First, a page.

The big reveal here was upon winding the corner back around to the twin lakes of Bachalpsee. This was a definite ‘wow moment’ as the view of the Swiss Alps in the distance was better-aligned with our perspective, and resplendently reflected in the deep blue water of the lakes. Calling this scene picturesque would be an understatement.

Before the hike, we had stocked up on supplies at a Coop store (one way we learned to save money in Switzerland), and we each bought sandwiches. Like total suckers, Sarah and Mark had eaten their sandwiches on a picnic table in Grindelwald’s beautiful public park. Instead of going that route, I opted to save mine and chose to eat like 6 apples for lunch. The apples would be heavier to carry on the hike, anyway.

None of this may seem relevant to my report on this hike, except for the fact that when we approached a bench on the edge of Bachalpsee, I pulled the sandwich out of my bag and had a glorious feast while they both watched in envy. Highly recommended.


After the feast, it was time to make our way around the perimeter of the lakes of Bachalpsee. (I’m not entirely sure I’m getting the vernacular correct here–the name might be Lake Bachalpsee, but I think part of Bachalpsee means lake, in which case Lake Bachalpsee would be redundant.) These twin lakes are also technically one lake split by a dam.

In any case, everything was picturesque and serene. The water was gorgeous, and around every turn there seemed to be a slightly different, slightly better view. I think we spent around 45 minutes walking around the edges of the lakes, and I could have spent more time doing that but for the fact that we needed to catch the last gondola back to Grindelwald.


As we headed back to the “front” lake, we noticed that the water was finally placid there, allowing for stunning reflection. At this point, it was only the three of us who remained, and a Swiss woman. She indicated to me that she had been waiting hours for the water to smooth out, and had almost given up. It was a nice treat.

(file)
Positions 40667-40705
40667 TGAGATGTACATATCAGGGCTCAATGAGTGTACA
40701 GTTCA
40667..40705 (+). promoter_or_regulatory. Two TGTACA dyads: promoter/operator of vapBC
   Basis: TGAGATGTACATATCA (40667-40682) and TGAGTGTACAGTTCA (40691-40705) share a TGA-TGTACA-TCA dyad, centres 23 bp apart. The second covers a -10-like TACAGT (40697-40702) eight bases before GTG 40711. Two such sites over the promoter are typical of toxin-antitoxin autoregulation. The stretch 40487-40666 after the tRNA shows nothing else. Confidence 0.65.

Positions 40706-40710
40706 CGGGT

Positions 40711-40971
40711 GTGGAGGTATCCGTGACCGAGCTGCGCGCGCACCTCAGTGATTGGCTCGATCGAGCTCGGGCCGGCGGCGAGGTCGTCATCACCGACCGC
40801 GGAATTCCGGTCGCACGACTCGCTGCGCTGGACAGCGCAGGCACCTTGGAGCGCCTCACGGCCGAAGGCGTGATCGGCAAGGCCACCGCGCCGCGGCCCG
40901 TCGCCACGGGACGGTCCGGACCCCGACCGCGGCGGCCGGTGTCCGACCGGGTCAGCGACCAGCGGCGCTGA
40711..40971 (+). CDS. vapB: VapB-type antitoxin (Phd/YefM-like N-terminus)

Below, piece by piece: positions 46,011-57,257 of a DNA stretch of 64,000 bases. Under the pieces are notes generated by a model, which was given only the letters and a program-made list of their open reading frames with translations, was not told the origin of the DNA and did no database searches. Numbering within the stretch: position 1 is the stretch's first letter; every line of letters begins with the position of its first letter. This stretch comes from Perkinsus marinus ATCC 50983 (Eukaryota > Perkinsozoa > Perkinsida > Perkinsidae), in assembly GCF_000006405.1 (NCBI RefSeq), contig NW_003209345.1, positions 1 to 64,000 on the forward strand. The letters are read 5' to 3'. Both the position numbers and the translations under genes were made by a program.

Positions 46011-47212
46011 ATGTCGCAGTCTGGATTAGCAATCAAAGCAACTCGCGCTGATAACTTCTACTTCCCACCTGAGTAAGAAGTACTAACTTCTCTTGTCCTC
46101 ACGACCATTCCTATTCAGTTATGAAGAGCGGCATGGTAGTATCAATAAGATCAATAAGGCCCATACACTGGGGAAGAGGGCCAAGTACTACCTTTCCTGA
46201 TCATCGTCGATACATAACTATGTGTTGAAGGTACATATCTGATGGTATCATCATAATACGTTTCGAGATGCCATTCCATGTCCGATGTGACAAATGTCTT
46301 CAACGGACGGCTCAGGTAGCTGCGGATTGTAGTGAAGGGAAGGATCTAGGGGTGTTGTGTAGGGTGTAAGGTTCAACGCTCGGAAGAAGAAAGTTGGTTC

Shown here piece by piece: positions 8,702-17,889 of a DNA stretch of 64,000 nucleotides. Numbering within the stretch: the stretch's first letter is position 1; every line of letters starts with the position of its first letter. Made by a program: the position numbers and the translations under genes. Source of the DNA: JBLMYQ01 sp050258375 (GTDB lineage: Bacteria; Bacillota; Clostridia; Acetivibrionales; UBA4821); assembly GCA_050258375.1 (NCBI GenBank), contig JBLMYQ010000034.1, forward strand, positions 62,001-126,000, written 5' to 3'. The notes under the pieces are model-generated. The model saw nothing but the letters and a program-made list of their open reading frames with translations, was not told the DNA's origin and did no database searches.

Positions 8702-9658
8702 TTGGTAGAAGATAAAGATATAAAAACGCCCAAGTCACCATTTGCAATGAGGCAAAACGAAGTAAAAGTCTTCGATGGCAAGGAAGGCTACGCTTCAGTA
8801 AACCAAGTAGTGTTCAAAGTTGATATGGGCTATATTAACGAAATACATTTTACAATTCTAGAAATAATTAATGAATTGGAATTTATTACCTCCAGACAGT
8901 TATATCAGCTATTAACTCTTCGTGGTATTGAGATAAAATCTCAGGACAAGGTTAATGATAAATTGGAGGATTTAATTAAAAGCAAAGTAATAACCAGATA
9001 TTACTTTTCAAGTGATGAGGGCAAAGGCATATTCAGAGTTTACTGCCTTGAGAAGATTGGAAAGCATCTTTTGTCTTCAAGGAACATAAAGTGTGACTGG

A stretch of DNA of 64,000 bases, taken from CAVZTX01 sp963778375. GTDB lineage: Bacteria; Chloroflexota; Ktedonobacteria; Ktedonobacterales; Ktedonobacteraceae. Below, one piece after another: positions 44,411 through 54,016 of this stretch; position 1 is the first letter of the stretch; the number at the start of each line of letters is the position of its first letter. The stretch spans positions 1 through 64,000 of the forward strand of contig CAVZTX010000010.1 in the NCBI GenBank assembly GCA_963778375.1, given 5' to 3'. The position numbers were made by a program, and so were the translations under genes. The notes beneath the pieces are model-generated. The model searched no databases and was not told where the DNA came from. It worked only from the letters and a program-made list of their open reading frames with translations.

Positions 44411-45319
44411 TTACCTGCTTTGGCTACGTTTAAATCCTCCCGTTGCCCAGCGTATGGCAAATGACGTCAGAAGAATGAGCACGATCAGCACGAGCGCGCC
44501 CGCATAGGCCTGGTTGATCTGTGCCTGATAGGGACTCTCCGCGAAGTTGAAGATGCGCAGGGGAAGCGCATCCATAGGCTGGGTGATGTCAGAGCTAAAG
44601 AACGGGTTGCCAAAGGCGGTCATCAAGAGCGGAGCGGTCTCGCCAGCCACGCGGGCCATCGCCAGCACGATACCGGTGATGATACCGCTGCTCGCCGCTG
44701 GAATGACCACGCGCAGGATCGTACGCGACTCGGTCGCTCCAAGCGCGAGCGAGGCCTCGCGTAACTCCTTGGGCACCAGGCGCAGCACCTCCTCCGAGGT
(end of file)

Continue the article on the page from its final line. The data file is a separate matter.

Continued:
We also stopped for a couple of quick group photos of the three of us. As you can see, there were some very different opinions about what season it was up in the Alps. 😉


Making it back to the aerial cableway station in First was easy. Without much of a rush, we quickly caught up to groups that had left before us, and I think we did the whole hike in around 45 minutes each way. There was a restaurant and other entertainment options at the First station that looked like they would have been fun to enjoy, and I could see how people could easily spend 5+ hours up here.

One of the easiest ways to spend more time up in this area is by hiking from First to Bachalpsee, continuing on to Faulhorn, down to the Bussalp, then back to Grindelwald. Based on my research, this would only take another 3 hours (with 2 of that entirely downhill), would pass by a lot more beautiful scenery (including cows!), and would only require a one-way gondola ticket up to First–so it’d be cheaper!

As an added bonus, it would enable you to linger up longer at the top of these peaks for some stunning sunset photos. I would have loved to see how the scenes we saw looked about an hour later as the golden hour light cleared the air a bit better. Once we were back down in Grindelwald, the way the sunset light kissed the mountains was gorgeous:


Once back in Grindelwald, we had fondue for dinner, and then enjoyed that stunning sunset. Even though the transportation up there was relatively expensive, we felt the experience was well worth it. Every mountain range has its own unique “style” and of those, there is an undeniable appeal to the Swiss Alps. The lower alpine region is so inviting and pleasant to explore, while the jagged, snow-covered peaks in the distance juxtapose that pleasantness with a sense of adventure. It’s a contrast to which the Canadian and American rockies (and all other mountains I’ve hiked) cannot compare. The vibe of the Swiss Alps makes me want to return to Switzerland as soon as possible for more.

If you’re planning a visit to Switzerland and want to know what we did, check out my other Switzerland posts for ideas. I also highly recommend Rick Steves’ Switzerland to help better develop an efficient plan while there. 

Your Thoughts

Have you experienced the aerial cableways in the Swiss Alps? Gone hiking in Switzerland? Any thoughts on the experiences or other hiking recommendations? Tips of your own to add? Questions about hiking or choosing the right train/cable/bus/gondola/other transportation tickets in Switzerland? Share any other questions or thoughts you have in the comments!

9 replies
  1. Ben
    Ben says: